With their voice recognition kit, they are stronger than Iron Man

Like what, being a student and watching a Marvel movie instead of revising is not necessarily a waste of time. It could be the start of a great adventurevery real and which takes, years later, at CES Las Vegas. In 2015, William Simonin and Vincent Leroy, both on the benches of an engineering school specializing in IT expertise but also in a master’s degree in commerce in London, had something of a revelation. Tony Stark, movie hero Iron Man, uses an artificial intelligence named Jarvis. A technology that can control everything by voice: the lights, the shutters of his house… “We found it very cool and we looked on the Internet to find a similar solution, says William Simonin. We realized that it did not exist. Too bad, because it could really be useful. So we said, “We’re going to do it.” »

The beginning of a new world for the two students who, seven years later and still in their thirties, are developing and marketing their innovation. Their artificial intelligence-based voice recognition technology is on familiar ground at CES Las Vegas. This is their fifth participation, this time with version 5 of their VDK Silbo.

The voice, interface of the future

This innovation is software, a kind of toolbox that allows any company to easily integrate a voice interface. In a robot, a microwave, a coffee maker, a VR headset… “We have always been convinced that the human-voice machine interface would be the most intuitive and the most logical for a human being. But in 2015, we were at the very beginning of Siri. It was very early for this technology. »

Now, their company, Vivoka, whose head office and research and development department are based in Metz, employs nearly forty people throughout the world. “When we created the company, we hadn’t yet left our studies,” recalls William Simonin. We were a little lucky because it was the right time. As we began to talk about voice assistants, to work on these subjects, two years later, Google announced Google Home, telling everyone that the interface of the future would be the voice. We were quite pioneers and we surfed this wave. It was the start of everything. Since there was nothing like Jarvis, we decided to create our own smart home solution. She quickly got her avatar, a little raccoon named Zac.

A first success which “accelerated at the time of the Covid because we had a lot of orders from various and varied companies: robotics, logistics… But they were more interested in our technology than in the finished product. Above all, they needed to introduce voice recognition into their equipment, systems and solutions. But it wasn’t so easy due to the almost unlimited amount of project specifics, different budgets, soundscapes, technical environments according to customers, explains William Simonin. Our strategy was not scalable at all at that time. As there were too many requests and we couldn’t meet them, we said to ourselves that if we really wanted voice recognition to revolutionize human-machine interfaces, it had to be accessible by everyone. world. Thus was born the idea of ​​the VDK.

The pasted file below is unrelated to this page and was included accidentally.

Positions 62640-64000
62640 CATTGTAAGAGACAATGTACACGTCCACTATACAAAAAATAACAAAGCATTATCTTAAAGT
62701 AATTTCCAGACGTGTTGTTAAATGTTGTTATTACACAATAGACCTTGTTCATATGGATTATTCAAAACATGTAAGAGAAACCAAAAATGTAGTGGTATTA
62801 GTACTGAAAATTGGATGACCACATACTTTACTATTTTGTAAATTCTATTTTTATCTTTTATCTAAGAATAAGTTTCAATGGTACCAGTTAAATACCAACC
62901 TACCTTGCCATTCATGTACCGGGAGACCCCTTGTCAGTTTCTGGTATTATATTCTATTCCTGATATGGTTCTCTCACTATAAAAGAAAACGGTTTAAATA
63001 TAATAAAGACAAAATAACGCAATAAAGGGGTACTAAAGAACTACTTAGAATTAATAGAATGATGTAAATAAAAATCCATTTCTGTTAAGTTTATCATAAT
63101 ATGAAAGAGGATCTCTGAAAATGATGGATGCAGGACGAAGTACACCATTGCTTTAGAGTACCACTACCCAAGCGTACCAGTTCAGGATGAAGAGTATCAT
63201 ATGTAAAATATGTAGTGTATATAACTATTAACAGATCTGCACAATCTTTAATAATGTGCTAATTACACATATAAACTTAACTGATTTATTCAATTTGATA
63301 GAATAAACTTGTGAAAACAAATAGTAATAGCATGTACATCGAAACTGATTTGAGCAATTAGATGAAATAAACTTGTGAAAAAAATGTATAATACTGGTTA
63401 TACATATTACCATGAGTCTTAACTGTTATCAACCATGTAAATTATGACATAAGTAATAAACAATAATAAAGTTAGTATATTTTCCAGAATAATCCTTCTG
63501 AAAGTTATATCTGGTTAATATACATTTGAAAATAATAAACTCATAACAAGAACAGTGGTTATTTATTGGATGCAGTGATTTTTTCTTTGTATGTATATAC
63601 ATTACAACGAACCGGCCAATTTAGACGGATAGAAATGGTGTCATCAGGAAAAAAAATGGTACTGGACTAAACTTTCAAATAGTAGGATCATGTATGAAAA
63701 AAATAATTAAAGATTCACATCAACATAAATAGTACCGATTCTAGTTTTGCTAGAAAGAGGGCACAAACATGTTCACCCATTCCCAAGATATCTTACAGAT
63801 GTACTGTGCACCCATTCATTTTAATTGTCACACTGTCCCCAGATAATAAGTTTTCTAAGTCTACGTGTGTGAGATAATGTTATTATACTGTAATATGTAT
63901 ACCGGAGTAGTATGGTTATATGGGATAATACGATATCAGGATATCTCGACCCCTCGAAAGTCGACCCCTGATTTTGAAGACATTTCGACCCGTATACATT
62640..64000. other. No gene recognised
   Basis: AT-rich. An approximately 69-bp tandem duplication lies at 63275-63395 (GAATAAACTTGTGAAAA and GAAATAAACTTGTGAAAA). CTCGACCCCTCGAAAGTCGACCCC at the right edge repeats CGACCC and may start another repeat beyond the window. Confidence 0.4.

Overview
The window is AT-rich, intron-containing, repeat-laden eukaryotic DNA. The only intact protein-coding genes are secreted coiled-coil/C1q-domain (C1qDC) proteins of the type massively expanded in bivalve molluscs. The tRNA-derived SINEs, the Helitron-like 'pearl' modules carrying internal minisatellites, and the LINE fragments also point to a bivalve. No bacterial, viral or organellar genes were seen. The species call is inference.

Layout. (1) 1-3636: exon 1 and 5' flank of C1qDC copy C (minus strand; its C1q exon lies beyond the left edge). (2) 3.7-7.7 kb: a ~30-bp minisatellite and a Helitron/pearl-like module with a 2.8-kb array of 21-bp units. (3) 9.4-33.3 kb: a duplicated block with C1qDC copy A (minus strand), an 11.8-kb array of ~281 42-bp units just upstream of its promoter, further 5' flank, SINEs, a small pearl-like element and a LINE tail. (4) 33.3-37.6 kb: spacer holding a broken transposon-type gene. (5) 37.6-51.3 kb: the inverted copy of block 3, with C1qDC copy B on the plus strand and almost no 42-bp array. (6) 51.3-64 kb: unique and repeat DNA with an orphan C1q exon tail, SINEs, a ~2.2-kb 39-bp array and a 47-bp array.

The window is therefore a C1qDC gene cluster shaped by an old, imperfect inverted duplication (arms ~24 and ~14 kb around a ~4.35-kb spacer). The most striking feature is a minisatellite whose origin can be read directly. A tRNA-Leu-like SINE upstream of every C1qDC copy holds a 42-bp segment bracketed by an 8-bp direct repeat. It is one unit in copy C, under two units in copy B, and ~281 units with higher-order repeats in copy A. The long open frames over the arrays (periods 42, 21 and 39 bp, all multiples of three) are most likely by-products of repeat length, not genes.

Operation without Internet

In addition to being accessible and simple according to Vivoka, this voice technology has the advantage of operating in 42 languages. And it is “on board”, “off line”, underlines William Simonin. Clearly, the voice assistant does not need the Internet to work. Your voice-recognized coffee maker, even in the middle of the desert, will work. “This is a very big advantage for industrial systems, one of the sine qua non conditions because we hear more and more about the issues of data protection and confidentiality”, underlines the young entrepreneur.

A considerable plus in this market, which is now worth 12 billion dollars according to Vivoka, while “three quarters of voice recognition players are positioned on Cloud technologies”. Internet independence that can make the difference. “We are among the pioneers in this field,” says William Simonin. There are very few companies that come with so many languages ​​on this offline technology. And there are very few companies that have started doing this research. So we have a head start. » An advance which opened the door to the Metz company « the doors of large groups in the industrial field, mainly companies working in logistics ». And many other fields of activity are interested. “We made a big announcement with the world leader in robotics for education called Miko. A small robot that will carry hundreds of educational games for children. A product that will also be demonstrated at CES in Las Vegas.

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With their voice recognition kit, they are stronger than Iron Man

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